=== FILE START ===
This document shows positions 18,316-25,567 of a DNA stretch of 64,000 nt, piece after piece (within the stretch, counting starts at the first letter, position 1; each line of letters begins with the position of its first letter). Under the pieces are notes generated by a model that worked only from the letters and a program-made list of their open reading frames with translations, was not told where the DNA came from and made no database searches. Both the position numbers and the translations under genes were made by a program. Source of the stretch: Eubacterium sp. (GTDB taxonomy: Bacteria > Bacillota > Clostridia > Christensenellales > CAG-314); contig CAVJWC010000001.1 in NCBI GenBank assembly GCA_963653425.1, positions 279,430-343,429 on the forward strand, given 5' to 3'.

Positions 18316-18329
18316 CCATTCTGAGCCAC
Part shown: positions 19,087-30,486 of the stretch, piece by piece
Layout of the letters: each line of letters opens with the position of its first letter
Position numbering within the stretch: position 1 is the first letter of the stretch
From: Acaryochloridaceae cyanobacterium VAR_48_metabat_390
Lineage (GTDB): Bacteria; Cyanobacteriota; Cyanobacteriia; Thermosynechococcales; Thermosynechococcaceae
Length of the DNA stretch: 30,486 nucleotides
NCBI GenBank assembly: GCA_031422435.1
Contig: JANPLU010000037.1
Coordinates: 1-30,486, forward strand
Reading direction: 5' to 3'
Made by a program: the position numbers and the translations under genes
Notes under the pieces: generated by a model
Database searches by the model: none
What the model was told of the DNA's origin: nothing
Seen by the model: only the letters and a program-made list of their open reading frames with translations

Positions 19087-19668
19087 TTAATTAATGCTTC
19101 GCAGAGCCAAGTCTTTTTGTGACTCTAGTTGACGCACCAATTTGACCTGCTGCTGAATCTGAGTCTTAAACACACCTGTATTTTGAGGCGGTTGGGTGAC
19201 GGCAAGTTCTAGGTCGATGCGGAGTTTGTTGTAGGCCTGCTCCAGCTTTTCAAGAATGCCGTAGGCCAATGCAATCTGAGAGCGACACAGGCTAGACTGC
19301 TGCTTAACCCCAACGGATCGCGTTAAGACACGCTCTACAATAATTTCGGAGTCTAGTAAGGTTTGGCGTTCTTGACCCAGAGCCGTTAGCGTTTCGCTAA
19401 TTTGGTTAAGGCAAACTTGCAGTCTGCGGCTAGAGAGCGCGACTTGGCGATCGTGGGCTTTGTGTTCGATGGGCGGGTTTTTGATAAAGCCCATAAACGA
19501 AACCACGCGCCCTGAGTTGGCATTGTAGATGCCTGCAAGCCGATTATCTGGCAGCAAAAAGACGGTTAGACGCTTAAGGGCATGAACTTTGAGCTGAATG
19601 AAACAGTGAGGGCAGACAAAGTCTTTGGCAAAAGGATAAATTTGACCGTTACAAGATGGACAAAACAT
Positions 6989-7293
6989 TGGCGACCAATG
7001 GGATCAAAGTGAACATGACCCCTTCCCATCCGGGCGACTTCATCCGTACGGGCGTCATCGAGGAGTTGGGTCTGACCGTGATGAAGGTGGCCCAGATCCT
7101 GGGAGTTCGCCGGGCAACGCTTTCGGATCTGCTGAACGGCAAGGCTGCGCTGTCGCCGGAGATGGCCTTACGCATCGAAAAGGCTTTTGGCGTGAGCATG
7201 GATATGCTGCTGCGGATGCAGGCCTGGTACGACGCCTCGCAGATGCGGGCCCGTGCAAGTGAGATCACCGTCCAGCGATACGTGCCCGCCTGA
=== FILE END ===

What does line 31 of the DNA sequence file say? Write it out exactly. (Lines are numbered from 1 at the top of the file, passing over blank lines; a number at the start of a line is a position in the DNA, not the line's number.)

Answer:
7201 GATATGCTGCTGCGGATGCAGGCCTGGTACGACGCCTCGCAGATGCGGGCCCGTGCAAGTGAGATCACCGTCCAGCGATACGTGCCCGCCTGA